Important Tips (and Laws) to Help You Stay Consistent with Deal Audits [Part 2/2]


Top 10 Dealership Laws and Regulations

As we have already discussed, the automotive retail industry faces a complex challenge of complying with the stringent legislation as set by state and federal governments. Many dealerships have often fallen short of expertise, time, and workforce to uphold the mandatory requirements.

In part two of our article, we break down the regulatory language and jargon to help you understand what the federal and state is required of you.

  1. Disposal Rule- This is federal legislation requiring that if you collect consumer reports and data, you dispose of them in a secure manner that guarantees customer privacy. Proper disposal may include security-erasing digital records, shredding of papers, and more. You must ensure that consumer reports are not disorganized or unaccounted for.
  2. Used Car Rule- This law requires dealerships to post a Buyer's Guide before putting up a used vehicle for sale. The guide must provide key information such as the car's warranty, major electrical and mechanical systems in the car, and an advisory to have a mechanic inspect the car before purchase. You must also post the guide "prominently and conspicuously" on any used vehicle that you put up for sale.
  3. Gramm-Leach-Bliley Act (GLBA) - This law requires that you take real, tangible actions towards security, privacy, and confidentiality of your customer's data. The rule has three parts, which include financial privacy, safeguard rule, and pretexting provisions.
  4. Equal Credit Opportunity Act- Dealerships are regarded as lenders and thus subject to ECOA. As such, you must not discriminate based on factors like color, religion, nationality, marital status, age, etc., when offering loans to potential car buyers. The law also requires you to notify applicants of their loan status, report credit history, and retain a record of credit applications.
  5. Red Flags Rule- This legislation requires that you maintain a written Identity Theft Protection Plan (ITPP) to detect and prevent identity theft. It involves looking out for suspicious documents, unusual changes in the client's credit report, and account activity. Your dealership must be proactive in preventing identity fraud so as to comply with the Red Flags Rule.
  6. Form 8300 and Reporting Cash Payments of Over $10,000- Dealerships may occasionally deal with large cash transactions when selling vehicles. As such, you must comply with federal reporting requirements in such instances. Your business must file a Form 8300 whenever you receive a cash payment exceeding $10000. This form is by the IRS and the Financial Crimes Enforcement Network (FinCEN) to detect and fight money laundering.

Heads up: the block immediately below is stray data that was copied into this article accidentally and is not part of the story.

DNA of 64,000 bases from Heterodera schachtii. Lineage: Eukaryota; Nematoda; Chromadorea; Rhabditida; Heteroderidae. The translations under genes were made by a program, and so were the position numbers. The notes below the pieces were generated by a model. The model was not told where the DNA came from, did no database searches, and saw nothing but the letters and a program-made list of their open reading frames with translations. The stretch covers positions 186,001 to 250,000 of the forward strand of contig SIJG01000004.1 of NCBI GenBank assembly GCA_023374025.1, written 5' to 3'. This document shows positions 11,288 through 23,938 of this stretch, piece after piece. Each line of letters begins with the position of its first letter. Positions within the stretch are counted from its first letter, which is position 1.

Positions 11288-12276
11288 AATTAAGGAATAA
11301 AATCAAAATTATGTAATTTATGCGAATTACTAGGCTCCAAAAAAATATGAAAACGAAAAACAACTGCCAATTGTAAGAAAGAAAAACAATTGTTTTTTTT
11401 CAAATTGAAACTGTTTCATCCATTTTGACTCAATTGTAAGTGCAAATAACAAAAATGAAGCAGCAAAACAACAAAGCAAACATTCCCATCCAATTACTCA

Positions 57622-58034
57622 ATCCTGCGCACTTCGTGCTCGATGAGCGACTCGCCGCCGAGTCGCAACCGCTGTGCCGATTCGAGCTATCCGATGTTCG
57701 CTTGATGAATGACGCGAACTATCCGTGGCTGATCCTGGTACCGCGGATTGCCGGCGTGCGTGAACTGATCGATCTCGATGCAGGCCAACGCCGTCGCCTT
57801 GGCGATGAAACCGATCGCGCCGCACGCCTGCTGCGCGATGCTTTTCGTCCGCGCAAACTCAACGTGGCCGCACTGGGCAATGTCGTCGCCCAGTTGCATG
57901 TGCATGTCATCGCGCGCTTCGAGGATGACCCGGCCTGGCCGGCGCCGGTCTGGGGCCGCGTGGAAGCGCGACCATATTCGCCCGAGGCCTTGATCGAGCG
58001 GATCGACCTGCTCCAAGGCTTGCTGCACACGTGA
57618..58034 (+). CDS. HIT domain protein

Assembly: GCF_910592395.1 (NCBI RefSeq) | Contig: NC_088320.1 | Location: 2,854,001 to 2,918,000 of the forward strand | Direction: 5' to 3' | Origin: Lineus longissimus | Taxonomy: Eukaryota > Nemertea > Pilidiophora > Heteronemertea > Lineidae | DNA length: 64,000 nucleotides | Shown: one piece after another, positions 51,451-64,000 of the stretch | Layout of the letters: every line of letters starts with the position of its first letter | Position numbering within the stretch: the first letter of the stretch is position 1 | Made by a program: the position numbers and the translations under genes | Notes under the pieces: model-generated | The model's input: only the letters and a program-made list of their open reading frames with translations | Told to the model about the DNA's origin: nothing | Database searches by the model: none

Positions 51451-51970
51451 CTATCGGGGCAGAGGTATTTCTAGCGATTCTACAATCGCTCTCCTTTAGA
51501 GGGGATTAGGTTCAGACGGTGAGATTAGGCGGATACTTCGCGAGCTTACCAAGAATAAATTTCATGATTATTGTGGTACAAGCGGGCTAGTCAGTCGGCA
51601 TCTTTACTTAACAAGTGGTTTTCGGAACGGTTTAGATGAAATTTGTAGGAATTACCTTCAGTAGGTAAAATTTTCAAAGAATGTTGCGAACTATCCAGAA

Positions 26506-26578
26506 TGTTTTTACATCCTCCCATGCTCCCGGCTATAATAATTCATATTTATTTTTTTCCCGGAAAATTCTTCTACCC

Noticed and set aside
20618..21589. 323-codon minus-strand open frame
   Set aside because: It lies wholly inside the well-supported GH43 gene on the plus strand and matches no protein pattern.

7. Regulation Z- This law is a part of the Truth in Lending Act. It requires all lenders, including dealerships, to disclose all lending terms in an elaborate and meaningful way. You are required to present your clients with clear and written information about the full terms and conditions of their loans.
  8. Office of Foreign Acts Control (OFAC)- The Office of Foreign Assets and Control enforces trade and economic sanctions against specific groups and countries, especially those involved in drug trafficking, terrorism, and poaching. Therefore, dealerships are required to counter check client names against the Specially Designated Customers' List- a list of persons and groups targeted by the OFAC. 
  9. Federal Advertising Laws/ Truth-in-Advertising- This law requires that any advertising must be truthful and non-deceptive. In any campaign you run, you will need to provide evidence to back your claims. The burden of proof for ad claims lies on the dealer. Besides, you must not advertise unfairly.
  10. Fuel Economy Advertising for New Automobiles- This is a regulation for advertising new vehicles. If you are advertising the fuel economy for new motor vehicles, and the advert lists both highway and city fuel economies, you must properly label them as estimated highway mpg and estimated highway mpg. 

If you only include the highway or city mileage in the ad, it must have the corresponding mileage estimate for the highway or city. This is to say that you can not label the highway mileage to be perceived as the city's mileage.

Besides, the fuel economy estimates you provide must match the specific vehicle model/make you advertise.

For more information and queries on Dealership Compliance, feel free to Contact Us today, and we will be more than willing to assist.


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